Utility Week

UTILITY Week 20th June 2014

Utility Week - authoritative, impartial and essential reading for senior people within utilities, regulators and government

Issue link: https://fhpublishing.uberflip.com/i/331625

Contents of this Issue


Page 15 of 31

16 | 20th - 26th June 2014 | utILItY WeeK Policy & Regulation This week Ofwat to 'ruthlessly prioritise', says Ross Regulator will have to shed 46 jobs as it budget is slashed by 30 per cent Water companies will be asked what information they should submit to the regulator in a con- sultation this autumn, as Ofwat seeks to define a new strategy. The regulator, which is enact- ing a 30 per cent budget cut handed down from government and is set to shed 46 jobs this summer, is seeking to "ruth- lessly prioritise" its interventions in the sector. At a strategy day last week, chief executive Cathryn Ross laid out the emerging plans and sought feedback from stakeholders including water company chief execu- tives, customer groups and green NGOs. The group agreed that the vision for the water sector was "trust and confidence" created by outcomes – customers getting what they want and can afford – and strong relationships throughout the sector. To deliver this, Ofwat will continue the focus on outcomes that has characterised PR14 – earlier price reviews focused more on inputs and processes. It will seek to work collaboratively with other organisations – for example, as in its current work with the sector on alternative dispute resolution. Ross said: "If we are focusing on the stuff that mat- ters most, how do we know what that is? We need to develop a new dashboard that answers the questions: what does good look like and are we moving in the right direction? We have been trialling some new KPIs this year and we will be coming out in the autumn on new KPIs that will be more aligned with our new strategy." Ofwat will publish a dra strategy in the autumn. EB eLectRIcItY Red tape threatens to close Aberthaw Aberthaw coal-fired power sta- tion faces closure over a techni- cal breach of European law. RWE Generation is consider- ing an investment in the 1.6GW plant so it will comply with tightening emissions standards and stay open into the 2020s. However, the European Com- mission has launched infrac- tion proceedings against the UK government over the way it has applied EU regulations. The UK had been granted a relaxa- tion of emissions rules to allow Aberthaw to burn locally mined Welsh coal, which is more dif- ficult to ignite than other types of coal. The Commission is now challenging the UK's interpreta- tion of that provision, saying it was meant to apply only to coal with less than 10 per cent vola- tile matter. Aberthaw's feedstock has between 6 and 15 per cent volatile content. The dispute could force RWE to close the plant by 2016. eLectRIcItY Offshore regime 'fully commences' Offshore windfarm developers have been given greater control over their grid connections aer a new legal regime officially kicked in last week. The offshore transmission regime set up by Ofgem and the Department of Energy and Climate Change has "fully com- menced", meaning Ofgem now regulates and licenses the cables in British territorial waters. Offshore wind developers may build their own transmis- sion links before handing them over to an offshore transmission operator to own and operate. A new provision allows them to take 18 months for live testing before the handover, to give greater certainty. eneRgY Rejig 'misleading' profit indicators Ofgem must correct the "mis- leading impression" it gives consumers about supply profits, according to the managing direc- tor of British Gas. In his response to Ofgem's letter calling on the big six sup- pliers to explain the impact fall- ing wholesale prices will have on bills, Chris Weston urged the regulator to change its Supply Market Indicators (SMIs). Weston said Ofgem should consider the SMI and the impact it has on consumer confidence. He highlighted that the latest SMI figures would have put Brit- ish Gas' profits at £800 million, "when the reality is that we have just had to issue our second profit warning in six months and analysts' consensus places us nearer £400 million". Ross: seeking stakeholder opinions Political Agenda Mathew Beech "Davey had to reassure Li the EU will not veto the project" Ed Davey will have been on his best behaviour this week as the UK entertained Chinese premier Li Keqiang. Having ironed his best shirt and polished his smartest shoes, Davey will have met premier Li, China's second most senior politician, and discussed trade and investment. For "trade and investment", read Hinkley Point C. The new nuclear project, which is still waiting for state aid approval from the EU, will be If not, there will be a black hole in both Hinkley Point C's construction budget and in the UK's future generation capacity. It all comes down to – in the immortal words of Benny Andersson and Björn Ulvaeus – money, money, money. EDF does not have the avail- able capital to fund the £16 billion development itself, so it needs substantial backing from those who do. And those who do are the Chinese. largely financed by the Chinese. Davey had to be seen to reas- sure Li and the Chinese money men that the EU will not veto the project – leaving the UK with the investors, but nothing to invest in. Despite the European Com- mission's scathing remarks about the subsidy, the contract for difference with EDF and the way it appears to fall foul of the EU's state aid rules, Davey had to put on a brave face. The UK energy secretary has said he is confident the Commission will make its deci- sion by October – but he had to convince Li the decision will be in their favour.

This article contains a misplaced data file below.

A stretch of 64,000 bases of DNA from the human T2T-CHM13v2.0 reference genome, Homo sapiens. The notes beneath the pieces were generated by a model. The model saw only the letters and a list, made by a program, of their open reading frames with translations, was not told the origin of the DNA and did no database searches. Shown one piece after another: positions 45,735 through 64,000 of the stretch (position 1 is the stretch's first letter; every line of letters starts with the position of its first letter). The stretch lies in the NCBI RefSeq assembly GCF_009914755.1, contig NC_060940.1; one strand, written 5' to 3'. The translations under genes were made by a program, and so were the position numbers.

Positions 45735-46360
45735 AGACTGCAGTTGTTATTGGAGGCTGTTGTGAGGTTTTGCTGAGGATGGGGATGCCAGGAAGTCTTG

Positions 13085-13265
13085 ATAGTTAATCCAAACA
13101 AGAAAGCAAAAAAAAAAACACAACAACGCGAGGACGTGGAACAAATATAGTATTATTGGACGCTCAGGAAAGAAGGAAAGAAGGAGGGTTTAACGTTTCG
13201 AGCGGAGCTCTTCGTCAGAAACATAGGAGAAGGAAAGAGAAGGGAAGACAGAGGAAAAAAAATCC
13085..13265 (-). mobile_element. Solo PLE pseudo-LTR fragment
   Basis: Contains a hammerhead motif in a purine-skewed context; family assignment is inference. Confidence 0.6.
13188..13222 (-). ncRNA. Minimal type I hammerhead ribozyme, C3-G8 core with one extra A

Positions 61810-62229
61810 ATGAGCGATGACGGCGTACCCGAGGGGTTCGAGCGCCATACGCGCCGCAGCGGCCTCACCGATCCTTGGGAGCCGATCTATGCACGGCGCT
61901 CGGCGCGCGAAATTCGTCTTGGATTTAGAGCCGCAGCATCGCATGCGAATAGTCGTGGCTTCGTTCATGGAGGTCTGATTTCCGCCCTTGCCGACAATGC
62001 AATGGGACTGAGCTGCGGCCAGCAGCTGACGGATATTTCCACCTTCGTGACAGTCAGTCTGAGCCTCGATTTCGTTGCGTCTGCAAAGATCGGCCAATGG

Articles in this issue

Archives of this issue

view archives of Utility Week - UTILITY Week 20th June 2014